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Questions about chargers & charging a 2kWh section of a Chevrolet Volt battery

Functional Artist

Jul 21, 2018
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Hello all,
I have converted a 1980 Kawasaki 440 LTD motorcycle over to a 8kW brushed DC motor.
Originally I set it up with (4) 12V 35AH SLA batteries. (very heavy & not much capacity)

Now, I am upgrading to a 2kWh section of a Chevy Volt Lithium ion battery. (less weight, more capacity, quicker recharge time)

I have done "tons" of research on this "battery" but, I could use some help on finding an "appropriate" charger.

Here is some info:
These batteries were made (for General Motors) by LG Chemical
The chemistry is Lithium Maganese Oxide (liMg204)
There are (3) pouches per cell & 12 cells in series (3P12S)
The cells are 3.7V (nominal) (x12= 44.4V (nominal))
The "safe" usable voltage range is 3.0V - 4.2V
...but, during my research I have found that, "to be safer" many are using them in the 3.3V - 4.1V per cell or 39,6V - 49.2V

From what I understand, this battery needs a "smart" charger or a charger with the top charge voltage "preset" at ~49V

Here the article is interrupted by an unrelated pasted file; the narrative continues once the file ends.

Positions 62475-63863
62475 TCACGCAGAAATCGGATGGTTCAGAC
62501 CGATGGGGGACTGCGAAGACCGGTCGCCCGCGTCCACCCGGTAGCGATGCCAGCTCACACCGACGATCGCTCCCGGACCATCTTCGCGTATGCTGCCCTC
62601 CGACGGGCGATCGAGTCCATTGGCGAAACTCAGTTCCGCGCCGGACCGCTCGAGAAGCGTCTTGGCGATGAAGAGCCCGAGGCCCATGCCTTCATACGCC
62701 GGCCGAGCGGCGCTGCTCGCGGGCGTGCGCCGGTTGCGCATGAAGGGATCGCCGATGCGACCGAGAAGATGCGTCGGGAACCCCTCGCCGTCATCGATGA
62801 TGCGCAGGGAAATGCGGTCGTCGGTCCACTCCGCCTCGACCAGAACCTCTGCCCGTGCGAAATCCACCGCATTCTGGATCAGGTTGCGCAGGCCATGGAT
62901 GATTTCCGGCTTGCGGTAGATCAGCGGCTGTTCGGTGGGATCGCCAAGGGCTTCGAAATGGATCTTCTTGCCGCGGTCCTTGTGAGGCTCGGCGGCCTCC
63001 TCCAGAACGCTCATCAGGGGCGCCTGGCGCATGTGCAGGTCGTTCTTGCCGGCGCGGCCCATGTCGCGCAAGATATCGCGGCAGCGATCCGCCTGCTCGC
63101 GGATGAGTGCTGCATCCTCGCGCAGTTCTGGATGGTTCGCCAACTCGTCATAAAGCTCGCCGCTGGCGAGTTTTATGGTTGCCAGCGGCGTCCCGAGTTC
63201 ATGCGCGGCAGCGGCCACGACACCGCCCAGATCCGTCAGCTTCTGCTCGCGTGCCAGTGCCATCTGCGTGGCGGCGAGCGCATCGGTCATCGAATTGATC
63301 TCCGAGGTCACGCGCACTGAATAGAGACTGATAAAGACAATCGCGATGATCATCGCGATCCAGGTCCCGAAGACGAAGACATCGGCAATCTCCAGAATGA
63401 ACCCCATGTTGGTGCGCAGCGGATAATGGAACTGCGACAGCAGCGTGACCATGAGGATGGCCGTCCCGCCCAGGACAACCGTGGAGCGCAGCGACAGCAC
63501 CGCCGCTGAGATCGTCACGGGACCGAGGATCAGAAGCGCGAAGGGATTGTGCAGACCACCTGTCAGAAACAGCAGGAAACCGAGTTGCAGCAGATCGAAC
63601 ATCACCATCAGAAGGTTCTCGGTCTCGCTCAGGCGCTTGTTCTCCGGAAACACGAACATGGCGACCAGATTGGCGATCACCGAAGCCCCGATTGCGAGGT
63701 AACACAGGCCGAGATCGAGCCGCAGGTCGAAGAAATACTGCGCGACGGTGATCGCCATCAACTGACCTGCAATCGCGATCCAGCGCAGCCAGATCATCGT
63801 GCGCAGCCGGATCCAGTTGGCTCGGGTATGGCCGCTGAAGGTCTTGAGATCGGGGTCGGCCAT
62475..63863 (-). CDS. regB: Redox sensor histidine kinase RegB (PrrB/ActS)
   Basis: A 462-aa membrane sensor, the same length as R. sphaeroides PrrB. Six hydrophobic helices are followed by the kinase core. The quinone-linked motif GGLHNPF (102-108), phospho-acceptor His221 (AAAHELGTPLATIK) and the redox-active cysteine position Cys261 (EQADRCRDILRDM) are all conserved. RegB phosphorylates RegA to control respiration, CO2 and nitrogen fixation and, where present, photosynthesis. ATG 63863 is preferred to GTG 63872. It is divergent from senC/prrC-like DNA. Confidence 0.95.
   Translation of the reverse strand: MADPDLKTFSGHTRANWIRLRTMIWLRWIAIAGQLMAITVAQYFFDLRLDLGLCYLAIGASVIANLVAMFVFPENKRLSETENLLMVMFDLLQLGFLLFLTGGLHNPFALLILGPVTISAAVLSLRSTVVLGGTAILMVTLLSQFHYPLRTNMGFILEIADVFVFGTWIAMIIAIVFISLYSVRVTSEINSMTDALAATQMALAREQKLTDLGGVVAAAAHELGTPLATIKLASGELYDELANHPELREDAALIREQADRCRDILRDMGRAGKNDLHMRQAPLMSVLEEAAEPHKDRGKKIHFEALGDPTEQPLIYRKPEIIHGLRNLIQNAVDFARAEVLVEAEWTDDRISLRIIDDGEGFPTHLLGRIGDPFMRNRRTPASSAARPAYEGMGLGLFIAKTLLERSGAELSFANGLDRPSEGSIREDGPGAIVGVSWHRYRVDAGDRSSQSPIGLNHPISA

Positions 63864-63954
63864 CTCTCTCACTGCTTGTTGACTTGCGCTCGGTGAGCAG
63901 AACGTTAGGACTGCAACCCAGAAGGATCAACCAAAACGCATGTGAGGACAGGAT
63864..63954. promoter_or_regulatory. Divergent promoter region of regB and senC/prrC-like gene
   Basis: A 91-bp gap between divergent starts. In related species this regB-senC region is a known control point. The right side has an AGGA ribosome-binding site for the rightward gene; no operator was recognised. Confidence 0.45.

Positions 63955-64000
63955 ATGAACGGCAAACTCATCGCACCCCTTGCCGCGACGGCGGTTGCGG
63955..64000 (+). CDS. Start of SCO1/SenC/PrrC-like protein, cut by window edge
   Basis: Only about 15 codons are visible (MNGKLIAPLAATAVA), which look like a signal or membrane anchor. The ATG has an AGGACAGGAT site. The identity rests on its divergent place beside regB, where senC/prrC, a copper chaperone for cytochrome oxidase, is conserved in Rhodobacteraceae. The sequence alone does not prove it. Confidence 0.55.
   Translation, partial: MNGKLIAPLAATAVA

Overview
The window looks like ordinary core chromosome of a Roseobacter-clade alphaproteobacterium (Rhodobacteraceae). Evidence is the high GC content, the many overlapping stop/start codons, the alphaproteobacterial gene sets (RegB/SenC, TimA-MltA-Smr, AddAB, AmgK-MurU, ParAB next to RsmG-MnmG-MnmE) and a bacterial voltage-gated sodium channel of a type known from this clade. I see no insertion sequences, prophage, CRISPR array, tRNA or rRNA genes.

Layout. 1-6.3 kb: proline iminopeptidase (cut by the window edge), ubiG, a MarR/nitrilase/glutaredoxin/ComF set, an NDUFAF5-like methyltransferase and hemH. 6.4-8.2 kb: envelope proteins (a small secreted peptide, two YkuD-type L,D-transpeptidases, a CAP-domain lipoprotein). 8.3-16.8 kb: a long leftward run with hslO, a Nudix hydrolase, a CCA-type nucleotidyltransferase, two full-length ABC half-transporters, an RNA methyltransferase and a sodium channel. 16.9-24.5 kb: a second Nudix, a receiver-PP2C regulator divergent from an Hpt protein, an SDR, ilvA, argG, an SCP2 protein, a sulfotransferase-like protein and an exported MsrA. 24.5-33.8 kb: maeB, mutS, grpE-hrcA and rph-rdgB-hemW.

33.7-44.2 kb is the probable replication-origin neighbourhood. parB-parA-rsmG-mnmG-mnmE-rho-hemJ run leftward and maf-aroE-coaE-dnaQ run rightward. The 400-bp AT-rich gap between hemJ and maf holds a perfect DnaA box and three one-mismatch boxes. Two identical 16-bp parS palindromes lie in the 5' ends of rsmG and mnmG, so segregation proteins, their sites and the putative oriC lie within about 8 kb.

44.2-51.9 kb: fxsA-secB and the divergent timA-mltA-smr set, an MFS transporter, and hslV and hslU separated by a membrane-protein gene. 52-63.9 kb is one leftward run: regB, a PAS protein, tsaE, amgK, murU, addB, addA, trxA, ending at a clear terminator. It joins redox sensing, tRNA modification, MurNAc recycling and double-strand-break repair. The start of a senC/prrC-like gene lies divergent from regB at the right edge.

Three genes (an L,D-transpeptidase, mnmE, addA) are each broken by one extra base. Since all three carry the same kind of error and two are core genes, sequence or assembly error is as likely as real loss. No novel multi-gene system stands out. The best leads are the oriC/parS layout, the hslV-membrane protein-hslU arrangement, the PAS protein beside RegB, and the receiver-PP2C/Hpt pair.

but, most "48V chargers" have a top charge set at 54.6
Like this:
https://www.ebay.com/itm/48v10A-Cha...attery+charger&_from=R40&rt=nc&LH_TitleDesc=0

Can the top charge be "easily" preset or adjusted on a battery charger?
 

(*steve*)

¡sǝpodᴉʇuɐ ǝɥʇ ɹɐǝɥd
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Jan 21, 2010
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3P12S literally means 3 in Parallel, 12 in Series.

Normally, a charger for a pack like this will connect to each end of the battery, and in addition will connect between each set of series elements so it can ensure none get overcharged.

While discharging it can monitor these to indicate when the first series element his the low voltage limit.

Does your battery have 2 large, high current connections and 11 smaller, lower current connections?
 

dave9

Mar 5, 2017
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With multiple parallel series Li-Ion cells in a larger vehicle like this, you'd want a BMS (battery management system) between the charger and cellls, which handles charge balancing and discharge cutoff.

Since I don't own an eBike I don't have much finer detail than that, and suggest you research ebike BMS to find a suitable product and wiring help. There are probably forum topics about this on eBike enthusiast websites.